In the same spirit, we have also solved Eq. (31) to determine the biasing relation between the PDF of the Hubble volume mass fluctuations and the lognormal approximation given in Eq. (16). The biasing relation between these two different descriptions of the mass density field is linear and consistent with the no-bias hypothesis between the two representations of the density field on the scales we are interested in ( h^{-1}Mpcand ).
R | Redshift range | r | S_{3} | ||||
h^{-1}Mpc | |||||||
5 |
0.4<z<0.7 | No | 1583 | 0.95 | |||
0.7<z<0.9 | 1044 | 0.96 | |||||
0.9<z<1.1 | 759 | 0.97 | |||||
5 |
0.4<z<0.7 | -18.7 | 610 | 0.97 | |||
0.7<z<0.9 | 726 | 0.97 | |||||
0.9<z<1.1 | 751 | 0.97 | |||||
5 |
0.4<z<0.7 | -20 | 160 | 0.97 | |||
0.7<z<0.9 | 229 | 0.99 | |||||
0.9<z<1.1 | 289 | 0.97 | |||||
8 |
0.7<z<0.9 | No | 1263 | 0.97 | |||
0.9<z<1.1 | 864 | 0.96 | |||||
1.1<z<1.3 | 440 | 0.96 | |||||
1.3<z<1.5 | 234 | 0.95 | |||||
8 |
0.7<z<0.9 | -18.7 | 879 | 0.98 | |||
0.9<z<1.1 | 813 | 0.97 | |||||
8 |
0.7<z<0.9 | -20 | 279 | 0.98 | |||
0.9<z<1.1 | 327 | 0.99 | |||||
1.1<z<1.3 | 251 | 0.96 | 0 | ||||
1.3<z<1.5 | 169 | 0.95 | |||||
10 |
0.7<z<0.9 | No | 1425 | 0.91 | |||
0.9<z<1.1 | 955 | 0.97 | |||||
1.1<z<1.3 | 480 | 0.90 | |||||
1.3<z<1.5 | 250 | 0.93 | |||||
10 |
0.7<z<0.9 | -18.7 | 991 | 0.95 | |||
0.9<z<1.1 | 900 | 0.96 | |||||
10 |
0.7<z<0.9 | -20 | 316 | 0.92 | |||
0.9<z<1.1 | 360 | 0.97 | |||||
1.1<z<1.3 | 266 | 0.91 | |||||
1.3<z<1.5 | 175 | 0.93 |
R | Redshift | a_{0} | a_{1} | a_{2} | a_{3} | b_{0} | b_{1} | b_{2} | |
h^{-1}Mpc | range | ||||||||
8 |
0.7<z<0.9 | No | |||||||
0.9<z<1.1 | |||||||||
1.1<z<1.3 | |||||||||
1.3<z<1.5 | |||||||||
8 |
0.7<z<0.9 | -20 | |||||||
0.9<z<1.1 | |||||||||
1.1<z<1.3 | |||||||||
1.3<z<1.5 | |||||||||
10 |
0.7<z<0.9 | No | |||||||
0.9<z<1.1 | |||||||||
1.1<z<1.3 | |||||||||
1.3<z<1.5 | |||||||||
10 |
0.7<z<0.9 | -20 | |||||||
0.9<z<1.1 | |||||||||
1.1<z<1.3 | |||||||||
1.3<z<1.5 |
The numerical solutions of Eq. (31) for the volume-limited VVDS sample are plotted in various redshift slices, in Fig. 11 for the cases R=8 and 10 h^{-1}Mpc. Note that a log-log density plot is used in order to emphasize the behavior of the biasing function in underdense regions (note that in these units linear biasing appears as a curved line).
The corresponding parameters and r (also computed for the whole flux-limited sample) are quoted in Table 1, together with our estimates of the second moment of the galaxy PDF and of the skewness parameter S_{3}. Both these statistics have been computed as described in Sect. 5. Also note that the values of measured for the flux-limited sample are consistent with the values independently derived in Sect. 3.4 on the basis of the results of the analysis of the clustering properties of VVDS galaxies (Paper III).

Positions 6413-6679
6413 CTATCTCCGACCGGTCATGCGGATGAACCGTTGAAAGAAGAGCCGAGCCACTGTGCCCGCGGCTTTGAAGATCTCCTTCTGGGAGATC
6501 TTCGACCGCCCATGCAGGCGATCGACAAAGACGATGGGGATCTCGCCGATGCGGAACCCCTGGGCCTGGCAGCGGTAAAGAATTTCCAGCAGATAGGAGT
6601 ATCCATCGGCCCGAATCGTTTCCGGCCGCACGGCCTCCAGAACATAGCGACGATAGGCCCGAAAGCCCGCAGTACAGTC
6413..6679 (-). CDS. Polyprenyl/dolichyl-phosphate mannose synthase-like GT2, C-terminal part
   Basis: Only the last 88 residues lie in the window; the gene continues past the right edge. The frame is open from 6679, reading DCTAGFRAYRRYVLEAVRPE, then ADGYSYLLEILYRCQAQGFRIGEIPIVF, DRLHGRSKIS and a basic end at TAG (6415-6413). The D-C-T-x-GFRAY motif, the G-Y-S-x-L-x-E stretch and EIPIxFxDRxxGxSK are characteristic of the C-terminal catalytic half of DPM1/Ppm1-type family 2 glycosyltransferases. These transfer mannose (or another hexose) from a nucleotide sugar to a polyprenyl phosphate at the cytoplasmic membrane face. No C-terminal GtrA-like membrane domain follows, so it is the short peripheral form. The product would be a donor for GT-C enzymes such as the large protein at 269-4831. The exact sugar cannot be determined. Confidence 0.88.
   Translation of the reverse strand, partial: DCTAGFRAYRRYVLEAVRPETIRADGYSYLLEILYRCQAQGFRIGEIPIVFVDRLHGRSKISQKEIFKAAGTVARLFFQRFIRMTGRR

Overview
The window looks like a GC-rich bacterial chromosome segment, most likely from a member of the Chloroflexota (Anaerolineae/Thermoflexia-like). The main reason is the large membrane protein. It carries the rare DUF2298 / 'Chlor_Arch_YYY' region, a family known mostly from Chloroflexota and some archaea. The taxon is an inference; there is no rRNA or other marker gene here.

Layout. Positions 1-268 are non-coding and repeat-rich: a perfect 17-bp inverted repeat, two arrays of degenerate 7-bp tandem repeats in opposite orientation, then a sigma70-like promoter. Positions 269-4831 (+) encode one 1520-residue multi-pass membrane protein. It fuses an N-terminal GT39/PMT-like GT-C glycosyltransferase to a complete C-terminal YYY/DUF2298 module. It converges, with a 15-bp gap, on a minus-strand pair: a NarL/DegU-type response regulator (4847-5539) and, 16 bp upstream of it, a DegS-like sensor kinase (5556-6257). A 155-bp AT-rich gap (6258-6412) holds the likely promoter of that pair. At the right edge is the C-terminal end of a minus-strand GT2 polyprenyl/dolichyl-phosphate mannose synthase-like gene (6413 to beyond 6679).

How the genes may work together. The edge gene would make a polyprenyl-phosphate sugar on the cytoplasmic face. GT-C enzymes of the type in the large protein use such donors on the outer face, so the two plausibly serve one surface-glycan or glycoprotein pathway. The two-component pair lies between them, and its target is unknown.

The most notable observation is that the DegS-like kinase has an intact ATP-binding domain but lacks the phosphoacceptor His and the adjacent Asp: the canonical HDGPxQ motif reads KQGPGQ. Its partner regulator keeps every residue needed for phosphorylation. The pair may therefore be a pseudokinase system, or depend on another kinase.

An empirical fit of the biasing function is obtained by using a
formula similar to the one proposed by Dekel & Lahav (1999)
which best describes the behavior of biasing in underdense regions (),
either the second order Taylor expansion of the density contrast of dark matter
(Fry& Gaztañaga 1993)
The dependence of the shape of the biasing function on galaxy luminosity is plotted in Fig. 12. Results are shown at the median depth of the VVDS sample (in the redshift bin 0.7<z<0.9) where faint objects ( ) are still sampled.
In Fig. 13 we show the redshift evolution of the linear biasing parameter computed over the redshift interval 0.4<z<1.5for both the flux and volume limited samples. We can conclude that biasing is not changing with cosmic time for z<0.8, while there is a more pronounced evolution of biasing in the redshift interval [0.8, 1.5]. In particular, the difference between the value of at redshift and for a population of galaxies with luminosity is , thus significant at a confidence level greater than 3.
In Fig. 14 we show the dependence of the linear biasing parameter on galaxy luminosity. Intrinsically brighter galaxies are more strongly biased than less luminous ones at every redshift and the dependence of biasing on luminosity at is in good agreement with what is observed in the local Universe (Norberg et al. 2001).
Given the difference in the rest-frame colors of elliptical and irregular galaxies and the fact that the observed I band corresponds to bluer rest-frame bands at higher redshift, the relative fraction of early- and late-type galaxies in our I band limited survey will change as a function of redshift.
Specifically, the observed difference in the B-band luminosity function of early- and late-types (Zucca et al. 2005), implies that the VVDS survey selects preferentially late-type galaxies at higher redshift. It is known that at z=0 late-type galaxies cluster less strongly than early-types (e.g. Giovanelli et al. 1986; Guzzo et al. 1997; Giuricin et al. 2001; Madgwick et al. 2002; Zehavi et al. 2002), and, thus, we might observe a variation of the amplitude of density fluctuations at high redshifts just because the morphological composition of our sample changes.